A New Wrinkle in the Face on the Barroom Floor? Promoter Bill Grier Gets Drinkers to Fight for Fun
Sylvester Stallone might call it sissy stuff. The Amateur Athletic Union calls it a "garbage operation." In fact it may be both, but that doesn't bother Bill Grier, a 37-year-old ex-adman turned boxing promoter (sort of) from Phoenix. What Grier has done is to take the old, wide-open Western saloon brawl, add a few rules, a 14-foot ring and boxing gloves, and let the drinking customers in Arizona bars flail away at each other. His Barroom Brawlers Inc. turns a profit by charging less pugnacious imbibers a $3 to $5 cover to watch.
In the past two years Grier has staged more than 2,000 bouts, sometimes 24 a night. He is under no illusion that his cards contribute anything to the art of pugilism. "Most of these people don't know what the hell they're doing," he admits cheerily. "A lot of these are grudge matches between guys who would settle it in the parking lot if it weren't for us. And they can't get hurt too bad with 16-ounce gloves—they're about as soft as pillows."
Grier concedes he might be in legal trouble if a contestant were seriously injured. It hasn't happened yet, and Grier doesn't think it will because, he insists, "We're out for fun, not blood." Would-be battlers are approximately matched as to weight and experience. Each must undergo at least a semblance of a prefight physical conducted by a doctor or, often, a paramedic. In addition to oversize gloves, their hands must be taped. Each round of the three-round bouts lasts a minute and a half, not the usual three minutes of the prize ring. Women and kids are sometimes contestants, though those under 18 must have their parents present. Winners get trophies; losers (and often winners, too) nurse their lumps.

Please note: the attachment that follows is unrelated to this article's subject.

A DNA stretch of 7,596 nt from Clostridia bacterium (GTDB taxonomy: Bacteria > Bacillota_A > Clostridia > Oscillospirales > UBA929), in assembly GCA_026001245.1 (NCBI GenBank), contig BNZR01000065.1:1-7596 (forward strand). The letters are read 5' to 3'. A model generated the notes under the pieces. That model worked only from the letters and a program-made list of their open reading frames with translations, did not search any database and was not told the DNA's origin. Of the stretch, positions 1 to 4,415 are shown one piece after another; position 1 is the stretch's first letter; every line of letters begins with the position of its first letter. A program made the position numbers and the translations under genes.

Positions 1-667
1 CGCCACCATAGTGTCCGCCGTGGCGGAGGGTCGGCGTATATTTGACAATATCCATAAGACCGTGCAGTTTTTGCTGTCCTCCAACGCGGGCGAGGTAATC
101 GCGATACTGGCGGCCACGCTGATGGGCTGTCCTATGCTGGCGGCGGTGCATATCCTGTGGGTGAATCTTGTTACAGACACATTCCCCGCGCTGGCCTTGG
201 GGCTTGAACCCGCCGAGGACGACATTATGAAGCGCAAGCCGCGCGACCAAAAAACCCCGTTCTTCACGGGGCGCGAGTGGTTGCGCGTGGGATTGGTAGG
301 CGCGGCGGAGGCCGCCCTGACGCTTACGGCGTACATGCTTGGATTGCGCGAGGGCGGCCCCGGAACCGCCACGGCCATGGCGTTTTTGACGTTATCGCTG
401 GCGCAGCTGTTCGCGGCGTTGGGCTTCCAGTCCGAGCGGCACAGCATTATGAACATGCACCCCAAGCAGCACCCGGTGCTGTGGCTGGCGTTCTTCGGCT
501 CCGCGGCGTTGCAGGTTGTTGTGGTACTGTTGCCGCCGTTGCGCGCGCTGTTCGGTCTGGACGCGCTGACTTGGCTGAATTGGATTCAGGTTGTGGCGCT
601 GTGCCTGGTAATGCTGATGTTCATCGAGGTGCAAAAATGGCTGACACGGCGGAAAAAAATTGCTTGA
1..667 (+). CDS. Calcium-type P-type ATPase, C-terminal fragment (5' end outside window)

Referees are instructed to stop the fight before lasting harm is inflicted. Mostly the sheer ineptitude of the pugilists precludes much damage. Far more contenders hit the canvas from exhaustion than from knockout wallops. The nearest thing to an all-out brawl, says Grier (who is divorced), "came when a husband and wife tried to clobber each other." Appalled, the crowd forced them to stop.
Not everyone, however, looks benignly on Grier's idea of barroom fun. Colorado banned his promotional efforts, but when the Arizona Athletic Commission tried to shut him down, a superior court judge threw out the suit.
Grier keeps all of the gate receipts, with the various bars he works contenting themselves with the added tipplers his bouts attract. But he says his idea has not made him rich. "I got into this because it's interesting," he says. "People love this and I've had no riots." Grier carefully avoids claiming that he himself can lick anyone in the house. "I'm here to make a living," he observes sensibly, "not to get my brains knocked out."
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